This Issue
 
In a city steeped in revolutionary spirit, Boston Properties pushes the boundaries of sustainable design.
WRITTEN BY Lorne Bell

Cover: The goal at 888 Boylston Street was to build Boston’s most sustainable Class A office building. Above: 888 Boylston has a renewable energy power plant on its roof, a 134-kw, energy-efficient system that includes 14 vertical axis wind turbines and an array of solar photovoltaic panels.

What does it take to be a revolutionary in Boston, the city that launched the American Revolution? Just ask the innovators at Boston Properties, Inc. (BXP), one of the largest owners and developers of office properties in the nation. As a leading real estate company, BXP has been a pioneer in sustainable design and construction.

 

From rooftop gardens with beehives and rainwater harvesting to wind turbines and solar power, BXP’s latest landmark buildings stand at the cutting edge of sustainable building. In 2011, the firm completed Atlantic Wharf, Boston’s first green skyscraper. Atlantic Wharf integrates historical structures and a sustainably designed high-rise mixed-use development with commercial, retail, and residential space between the vibrant Rose Kennedy Greenway and Boston Harbor, just steps from the site of the Boston Tea Party. And this past December, BXP opened 888 Boylston Street, Boston’s most sustainable office building, located at the Prudential Center in the heart of the Back Bay neighborhood. Both projects achieved Leadership in Energy and Environmental Design (LEED) Platinum, the highest mark for sustainable design and construction.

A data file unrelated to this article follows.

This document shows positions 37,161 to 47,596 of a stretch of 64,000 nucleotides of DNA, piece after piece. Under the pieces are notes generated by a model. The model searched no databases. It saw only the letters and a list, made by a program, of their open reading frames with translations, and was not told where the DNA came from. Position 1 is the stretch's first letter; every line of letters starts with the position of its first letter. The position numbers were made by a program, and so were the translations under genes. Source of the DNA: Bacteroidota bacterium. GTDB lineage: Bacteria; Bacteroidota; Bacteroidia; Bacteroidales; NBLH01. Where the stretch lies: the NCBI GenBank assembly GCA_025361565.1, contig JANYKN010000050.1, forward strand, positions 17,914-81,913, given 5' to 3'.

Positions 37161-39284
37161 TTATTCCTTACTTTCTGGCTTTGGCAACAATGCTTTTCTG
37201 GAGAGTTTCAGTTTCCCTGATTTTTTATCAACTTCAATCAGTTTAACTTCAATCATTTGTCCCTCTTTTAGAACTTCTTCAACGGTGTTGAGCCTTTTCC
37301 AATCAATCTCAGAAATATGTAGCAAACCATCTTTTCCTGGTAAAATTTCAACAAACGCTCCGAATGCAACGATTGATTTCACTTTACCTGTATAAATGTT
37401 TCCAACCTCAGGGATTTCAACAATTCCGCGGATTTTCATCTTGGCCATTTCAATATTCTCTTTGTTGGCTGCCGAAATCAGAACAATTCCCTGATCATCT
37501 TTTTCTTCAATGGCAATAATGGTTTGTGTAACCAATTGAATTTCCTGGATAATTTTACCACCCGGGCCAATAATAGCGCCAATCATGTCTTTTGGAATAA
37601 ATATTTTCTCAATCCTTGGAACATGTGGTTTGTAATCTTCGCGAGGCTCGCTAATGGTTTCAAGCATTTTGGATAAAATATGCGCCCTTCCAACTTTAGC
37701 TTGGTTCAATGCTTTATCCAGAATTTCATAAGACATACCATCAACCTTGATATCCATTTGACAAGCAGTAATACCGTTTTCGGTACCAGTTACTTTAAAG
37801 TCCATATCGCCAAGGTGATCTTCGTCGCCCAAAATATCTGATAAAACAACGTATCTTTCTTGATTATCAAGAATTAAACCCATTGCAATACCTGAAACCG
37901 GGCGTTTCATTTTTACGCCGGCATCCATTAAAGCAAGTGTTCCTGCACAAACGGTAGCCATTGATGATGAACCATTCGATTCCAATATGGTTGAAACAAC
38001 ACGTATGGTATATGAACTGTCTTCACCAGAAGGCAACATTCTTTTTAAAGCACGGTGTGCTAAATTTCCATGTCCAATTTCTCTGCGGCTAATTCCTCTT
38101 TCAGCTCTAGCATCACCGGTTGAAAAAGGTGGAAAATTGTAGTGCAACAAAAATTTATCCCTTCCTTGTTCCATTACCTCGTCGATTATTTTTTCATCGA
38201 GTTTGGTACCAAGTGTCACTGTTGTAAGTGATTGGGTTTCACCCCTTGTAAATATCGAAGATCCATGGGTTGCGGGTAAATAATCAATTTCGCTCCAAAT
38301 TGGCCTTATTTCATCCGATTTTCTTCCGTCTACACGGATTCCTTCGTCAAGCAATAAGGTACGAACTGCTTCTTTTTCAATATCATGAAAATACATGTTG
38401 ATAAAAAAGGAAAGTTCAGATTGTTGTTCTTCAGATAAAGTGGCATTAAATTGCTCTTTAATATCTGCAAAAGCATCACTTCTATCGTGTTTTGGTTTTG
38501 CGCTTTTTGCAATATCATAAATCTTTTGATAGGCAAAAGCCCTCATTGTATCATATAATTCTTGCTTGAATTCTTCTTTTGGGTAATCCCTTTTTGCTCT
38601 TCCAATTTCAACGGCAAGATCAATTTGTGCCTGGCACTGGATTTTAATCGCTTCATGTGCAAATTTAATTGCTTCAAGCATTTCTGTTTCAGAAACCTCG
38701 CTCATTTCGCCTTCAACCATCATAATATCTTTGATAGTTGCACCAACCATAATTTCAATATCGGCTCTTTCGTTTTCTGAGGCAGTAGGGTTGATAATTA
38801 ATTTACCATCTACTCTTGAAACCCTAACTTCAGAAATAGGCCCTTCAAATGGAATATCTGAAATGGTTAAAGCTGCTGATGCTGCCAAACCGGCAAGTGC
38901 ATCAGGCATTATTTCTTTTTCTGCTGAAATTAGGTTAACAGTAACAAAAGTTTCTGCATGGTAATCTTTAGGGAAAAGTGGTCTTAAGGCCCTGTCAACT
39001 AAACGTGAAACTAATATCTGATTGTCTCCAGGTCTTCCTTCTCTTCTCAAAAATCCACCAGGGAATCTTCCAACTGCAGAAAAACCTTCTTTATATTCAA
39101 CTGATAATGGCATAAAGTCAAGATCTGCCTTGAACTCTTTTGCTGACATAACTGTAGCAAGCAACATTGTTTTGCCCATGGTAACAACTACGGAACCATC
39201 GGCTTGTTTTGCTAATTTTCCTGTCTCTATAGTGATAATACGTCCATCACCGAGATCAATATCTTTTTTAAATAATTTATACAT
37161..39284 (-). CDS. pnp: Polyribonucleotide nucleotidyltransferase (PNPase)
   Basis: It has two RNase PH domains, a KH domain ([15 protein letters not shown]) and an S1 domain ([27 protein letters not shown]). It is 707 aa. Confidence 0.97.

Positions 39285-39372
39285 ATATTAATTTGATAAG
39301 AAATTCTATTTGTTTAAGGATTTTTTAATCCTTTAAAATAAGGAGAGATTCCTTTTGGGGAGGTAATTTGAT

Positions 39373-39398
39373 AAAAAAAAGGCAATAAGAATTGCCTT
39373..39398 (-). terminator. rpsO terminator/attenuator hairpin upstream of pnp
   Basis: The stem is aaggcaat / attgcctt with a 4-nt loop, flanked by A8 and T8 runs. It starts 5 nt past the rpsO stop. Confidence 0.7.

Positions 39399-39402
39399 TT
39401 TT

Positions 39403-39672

“Innovation is about questioning the status quo,” says Ben Myers, Boston Properties’ sustainability manager. “It’s about going beyond code requirements and industry standards to develop something truly special.”

 

For BXP, LEED Platinum projects are a mark of pride, but they’re also a centerpiece in the firm’s contribution to Boston’s Climate Action Plan. Launched in 2014, the citywide initiative calls for reducing carbon emissions by 80 percent by 2050, a goal that will require more than electric cars and bike lanes. According to Myers, developers, architects, engineers, and builders have an important responsibility as urban environmental leaders and stewards of the built environment.